Speaking of engaging, Watauga Cooperative Extension will offer the program “Identifying Poisonous Plants: Protecting your Pastures and Livestock”, Tuesday, July 10th from 6 p.m. to 9 p.m. Not only will this class help you positively identify poisonous plants that threaten the health of your livestock, it will also offer management strategies using IPM principles and renew IPM credits. Contact Kristy at for further details.

Monday, June 25, 2012

Where Have All the Japanese Beetles Gone?

- Written by Steve Toth, NC Cooperative Extension Specialist
It is late June and so far I have not seen any Japanese beetles. I have a couple reports from around North Carolina and even reports that they are emerging in Maryland. So I guess they are trickling out but populations seem to have gotten lower and lower in the past several years. For three years in a row we have had severe droughts during the time Japanese beetles are ovipositing. They need moist soil so their eggs do not dehydrate and so tiny young larvae can borrow into the soil. Droughts have restricted successful reproduction to only well irrigated areas.

So keep an eye out and remember a few key things. Japanese beetle traps do not offer any protection to landscape plants and may actually attract more beetles on to your property so hang them in your neighbor’s yard. Likewise, treating a lawn for Japanese beetles grubs will not reduce defoliation of plants on that property since beetles fly in from great distances. Long-term protection for landscape and nursery plants can be achieved a neonicotinoid insecticide such as imidacloprid (e.g., Merit, Marathon II) or acetamiprid (Tri-Star). A new product with extremely low vertebrate toxicity but good efficacy for a number of pests including Japanese beetles is Acelepryn (chlorantraniliprole). For more information on the biology and management of adult Japanese beetles in nurseries and landscapes consult the insect note at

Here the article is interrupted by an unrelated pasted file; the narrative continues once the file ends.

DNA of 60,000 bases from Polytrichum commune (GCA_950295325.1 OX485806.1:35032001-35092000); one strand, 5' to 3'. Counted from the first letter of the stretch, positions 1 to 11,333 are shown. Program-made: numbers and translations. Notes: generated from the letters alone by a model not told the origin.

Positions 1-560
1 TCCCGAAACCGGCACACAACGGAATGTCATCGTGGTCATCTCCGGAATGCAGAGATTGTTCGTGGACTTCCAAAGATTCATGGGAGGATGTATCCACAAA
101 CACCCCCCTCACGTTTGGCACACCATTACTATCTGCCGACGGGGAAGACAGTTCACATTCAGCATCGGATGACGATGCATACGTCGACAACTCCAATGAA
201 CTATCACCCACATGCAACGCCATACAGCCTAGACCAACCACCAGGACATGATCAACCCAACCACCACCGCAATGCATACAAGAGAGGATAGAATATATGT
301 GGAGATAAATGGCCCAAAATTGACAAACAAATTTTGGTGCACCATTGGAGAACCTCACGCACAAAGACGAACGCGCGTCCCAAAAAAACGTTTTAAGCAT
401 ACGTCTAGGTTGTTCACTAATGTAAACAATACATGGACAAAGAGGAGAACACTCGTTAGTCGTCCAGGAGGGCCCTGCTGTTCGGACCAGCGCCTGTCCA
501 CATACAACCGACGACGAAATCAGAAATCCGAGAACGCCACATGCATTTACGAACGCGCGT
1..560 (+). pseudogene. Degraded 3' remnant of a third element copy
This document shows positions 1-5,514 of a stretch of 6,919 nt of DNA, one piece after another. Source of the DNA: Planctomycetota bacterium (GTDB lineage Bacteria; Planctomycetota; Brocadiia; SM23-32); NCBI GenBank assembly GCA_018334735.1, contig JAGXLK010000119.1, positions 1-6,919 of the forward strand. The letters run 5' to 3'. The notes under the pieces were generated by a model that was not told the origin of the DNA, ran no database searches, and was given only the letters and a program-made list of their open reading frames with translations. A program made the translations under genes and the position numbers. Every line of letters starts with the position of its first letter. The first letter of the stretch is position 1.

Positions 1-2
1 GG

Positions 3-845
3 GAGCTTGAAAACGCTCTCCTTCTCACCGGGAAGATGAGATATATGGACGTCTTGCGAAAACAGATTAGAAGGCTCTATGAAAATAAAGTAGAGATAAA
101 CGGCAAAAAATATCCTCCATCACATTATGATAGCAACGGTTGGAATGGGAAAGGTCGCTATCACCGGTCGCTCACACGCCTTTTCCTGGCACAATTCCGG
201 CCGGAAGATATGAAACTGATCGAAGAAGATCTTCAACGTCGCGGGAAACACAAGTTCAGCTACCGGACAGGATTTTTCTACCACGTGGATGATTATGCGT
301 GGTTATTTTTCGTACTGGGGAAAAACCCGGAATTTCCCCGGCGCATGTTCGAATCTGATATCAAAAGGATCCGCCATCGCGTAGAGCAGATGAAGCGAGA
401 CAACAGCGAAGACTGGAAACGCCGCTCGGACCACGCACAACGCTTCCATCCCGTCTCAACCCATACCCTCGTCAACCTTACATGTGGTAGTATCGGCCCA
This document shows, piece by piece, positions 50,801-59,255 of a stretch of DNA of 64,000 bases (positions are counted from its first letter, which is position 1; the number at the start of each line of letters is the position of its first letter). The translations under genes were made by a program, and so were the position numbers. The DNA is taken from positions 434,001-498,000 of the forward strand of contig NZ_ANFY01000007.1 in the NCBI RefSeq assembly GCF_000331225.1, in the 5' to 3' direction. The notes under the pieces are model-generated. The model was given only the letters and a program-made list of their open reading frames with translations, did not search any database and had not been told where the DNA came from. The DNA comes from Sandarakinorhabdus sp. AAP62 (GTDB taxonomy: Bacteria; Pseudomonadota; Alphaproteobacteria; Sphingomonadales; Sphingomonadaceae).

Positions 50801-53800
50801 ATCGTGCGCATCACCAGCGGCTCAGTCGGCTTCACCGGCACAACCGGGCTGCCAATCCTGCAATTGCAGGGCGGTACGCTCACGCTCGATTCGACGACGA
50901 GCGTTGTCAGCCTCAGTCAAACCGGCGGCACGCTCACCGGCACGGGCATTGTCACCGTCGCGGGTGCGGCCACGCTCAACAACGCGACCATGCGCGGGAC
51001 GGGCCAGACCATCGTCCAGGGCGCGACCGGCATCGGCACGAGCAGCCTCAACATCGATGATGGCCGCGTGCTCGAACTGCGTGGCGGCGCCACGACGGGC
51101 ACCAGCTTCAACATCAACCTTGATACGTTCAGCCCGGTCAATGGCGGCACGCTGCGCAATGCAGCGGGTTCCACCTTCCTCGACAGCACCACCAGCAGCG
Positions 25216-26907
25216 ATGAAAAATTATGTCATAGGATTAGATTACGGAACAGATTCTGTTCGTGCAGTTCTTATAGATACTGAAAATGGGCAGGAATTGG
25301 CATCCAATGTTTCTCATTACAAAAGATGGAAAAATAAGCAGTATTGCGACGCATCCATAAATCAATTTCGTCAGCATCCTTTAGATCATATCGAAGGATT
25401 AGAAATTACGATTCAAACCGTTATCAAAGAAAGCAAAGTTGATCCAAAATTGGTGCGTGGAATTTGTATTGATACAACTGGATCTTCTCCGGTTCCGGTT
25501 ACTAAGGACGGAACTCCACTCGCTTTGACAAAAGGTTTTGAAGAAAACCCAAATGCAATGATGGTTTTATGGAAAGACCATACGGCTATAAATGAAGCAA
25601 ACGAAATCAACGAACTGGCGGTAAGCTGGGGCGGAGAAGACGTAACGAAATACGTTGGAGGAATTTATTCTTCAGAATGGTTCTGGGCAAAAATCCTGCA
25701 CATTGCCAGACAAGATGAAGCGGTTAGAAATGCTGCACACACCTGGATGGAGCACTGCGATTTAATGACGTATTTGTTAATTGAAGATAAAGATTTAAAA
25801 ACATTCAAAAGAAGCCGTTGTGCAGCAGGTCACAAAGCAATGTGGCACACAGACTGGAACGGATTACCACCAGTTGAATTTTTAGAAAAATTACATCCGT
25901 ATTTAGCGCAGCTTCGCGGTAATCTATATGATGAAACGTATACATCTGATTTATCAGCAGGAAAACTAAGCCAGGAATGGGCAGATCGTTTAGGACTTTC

Wednesday, June 6, 2012

Fermented Foods Workshop--July 15-16

Register now for the upcoming “Building Fermented Foods Businesses” workshop featuring Sandor Katz!
Sunday July 15th – Monday July 16th, 2012  Boone, NC

Folks interested in starting or expanding a small food-based business, or just increasing their home food preservation expertise, are invited to a two-day workshop on fermented foods and beverages. Presenters from across the region, including nationally-recognized fermentation revivalist Sandor Katz, will provide information on fermentation science, skills, and business considerations.

Organized by the Appalachian State University Fermentation Science program in collaboration with Blue Ridge Women in Agriculture and Maverick Farms, the workshop will provide sessions on the “how-to’s” of various food and beverage ferments, and cover production, logistics, and financial issues of scaling-up home fermented or acidified foods and beverages to small commercial scale.